Biological adaptation, Biology

Biological Adaptation

These adaptations depend on the geology and basic fertility of the region and some of the mechanisms that are especially well developed in tropical rain forests are:

  • Root mats consisting of many fine feeder roots which penetrate the surface of the litter and quickly recover nutrients from leaf fall and rain before they are leached away. Root mats also inhibit the activity of denitrifying bacteria, thus preventing loss of nitrogen.
  • Mycorrhizal fungi associated with root systems act as nutrient traps and help in the recovery and retention-of nutrients. This symbiosis is also present in temperate forests of areas that are basically poor in nutrients.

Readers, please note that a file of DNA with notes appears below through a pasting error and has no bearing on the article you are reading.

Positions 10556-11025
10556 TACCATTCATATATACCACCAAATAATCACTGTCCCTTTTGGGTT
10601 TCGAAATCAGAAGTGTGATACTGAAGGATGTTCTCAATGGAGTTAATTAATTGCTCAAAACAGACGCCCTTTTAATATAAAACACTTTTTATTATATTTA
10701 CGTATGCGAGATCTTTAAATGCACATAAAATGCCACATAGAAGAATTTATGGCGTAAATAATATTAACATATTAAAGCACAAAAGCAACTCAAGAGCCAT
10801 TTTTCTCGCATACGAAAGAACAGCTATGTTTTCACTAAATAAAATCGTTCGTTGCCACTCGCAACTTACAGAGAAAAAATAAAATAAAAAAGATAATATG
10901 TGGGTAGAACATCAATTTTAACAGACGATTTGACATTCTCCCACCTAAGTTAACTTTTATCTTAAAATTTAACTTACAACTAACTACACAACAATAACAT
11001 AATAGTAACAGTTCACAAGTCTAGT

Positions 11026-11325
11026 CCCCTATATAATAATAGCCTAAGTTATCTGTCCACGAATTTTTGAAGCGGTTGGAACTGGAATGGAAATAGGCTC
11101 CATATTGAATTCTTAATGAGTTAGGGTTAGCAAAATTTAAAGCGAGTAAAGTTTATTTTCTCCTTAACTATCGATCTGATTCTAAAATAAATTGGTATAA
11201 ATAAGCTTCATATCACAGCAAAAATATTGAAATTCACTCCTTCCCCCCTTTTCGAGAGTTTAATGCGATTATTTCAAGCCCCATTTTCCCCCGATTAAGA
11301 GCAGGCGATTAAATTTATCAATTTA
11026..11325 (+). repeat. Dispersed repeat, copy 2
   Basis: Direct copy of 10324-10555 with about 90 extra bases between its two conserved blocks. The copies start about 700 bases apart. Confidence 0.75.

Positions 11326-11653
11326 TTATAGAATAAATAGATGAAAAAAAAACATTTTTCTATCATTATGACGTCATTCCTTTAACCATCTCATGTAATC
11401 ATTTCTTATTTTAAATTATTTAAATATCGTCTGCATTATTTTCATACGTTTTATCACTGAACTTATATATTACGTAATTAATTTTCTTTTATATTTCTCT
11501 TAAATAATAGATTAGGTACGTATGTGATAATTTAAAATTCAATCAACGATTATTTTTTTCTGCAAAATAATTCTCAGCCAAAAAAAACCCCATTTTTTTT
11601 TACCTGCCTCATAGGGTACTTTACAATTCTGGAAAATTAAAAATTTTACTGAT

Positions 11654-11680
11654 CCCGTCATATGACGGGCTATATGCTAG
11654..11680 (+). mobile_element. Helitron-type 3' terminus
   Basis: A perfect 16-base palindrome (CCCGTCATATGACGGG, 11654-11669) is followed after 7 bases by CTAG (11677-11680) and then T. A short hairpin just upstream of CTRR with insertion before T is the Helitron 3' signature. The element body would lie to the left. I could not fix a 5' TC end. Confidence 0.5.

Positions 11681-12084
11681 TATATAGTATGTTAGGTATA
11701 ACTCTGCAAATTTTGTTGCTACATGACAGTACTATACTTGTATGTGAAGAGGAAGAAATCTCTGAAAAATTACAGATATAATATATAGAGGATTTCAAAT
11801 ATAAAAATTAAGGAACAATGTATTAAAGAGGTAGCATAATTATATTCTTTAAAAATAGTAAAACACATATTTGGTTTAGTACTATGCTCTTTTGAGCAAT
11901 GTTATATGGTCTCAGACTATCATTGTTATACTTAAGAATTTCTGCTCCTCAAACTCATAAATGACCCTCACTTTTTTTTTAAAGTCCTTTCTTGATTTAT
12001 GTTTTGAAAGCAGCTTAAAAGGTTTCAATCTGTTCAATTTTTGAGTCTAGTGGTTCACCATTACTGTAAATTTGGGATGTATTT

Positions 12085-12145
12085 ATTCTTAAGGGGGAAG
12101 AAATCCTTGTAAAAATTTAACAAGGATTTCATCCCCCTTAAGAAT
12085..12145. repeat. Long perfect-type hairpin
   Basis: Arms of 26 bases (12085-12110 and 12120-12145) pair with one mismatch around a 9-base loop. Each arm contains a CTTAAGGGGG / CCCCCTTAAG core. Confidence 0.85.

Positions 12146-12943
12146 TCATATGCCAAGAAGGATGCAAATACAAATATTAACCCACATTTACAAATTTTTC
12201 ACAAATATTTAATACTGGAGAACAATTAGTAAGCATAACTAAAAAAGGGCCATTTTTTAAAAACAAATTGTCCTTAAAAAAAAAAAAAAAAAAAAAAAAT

• Evergreen leaves have thick waxy cuticles that retard loss of water and nutrients, also leaves have pointed tips or 'drip tips' that drain off water fast, thereby reducing leaching of leaf nutrients.
  • Algae and lichens that cover surfaces of many leaves pick up nutrients from rainfall some of which becomes available to the leaves immediately. Lichens also fix nitrogen.
  • Thick bark inhibits diffusion of nutrients out from the phloem and subsequent loss by stem flow i.e., rain running down the trunks of trees.
Posted Date: 1/19/2013 2:35:43 AM | Location : United States







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